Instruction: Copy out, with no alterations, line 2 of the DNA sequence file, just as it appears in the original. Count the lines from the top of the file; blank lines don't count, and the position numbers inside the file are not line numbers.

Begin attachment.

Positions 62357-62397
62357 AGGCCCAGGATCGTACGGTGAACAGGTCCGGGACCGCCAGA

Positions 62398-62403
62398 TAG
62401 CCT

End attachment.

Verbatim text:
62357 AGGCCCAGGATCGTACGGTGAACAGGTCCGGGACCGCCAGA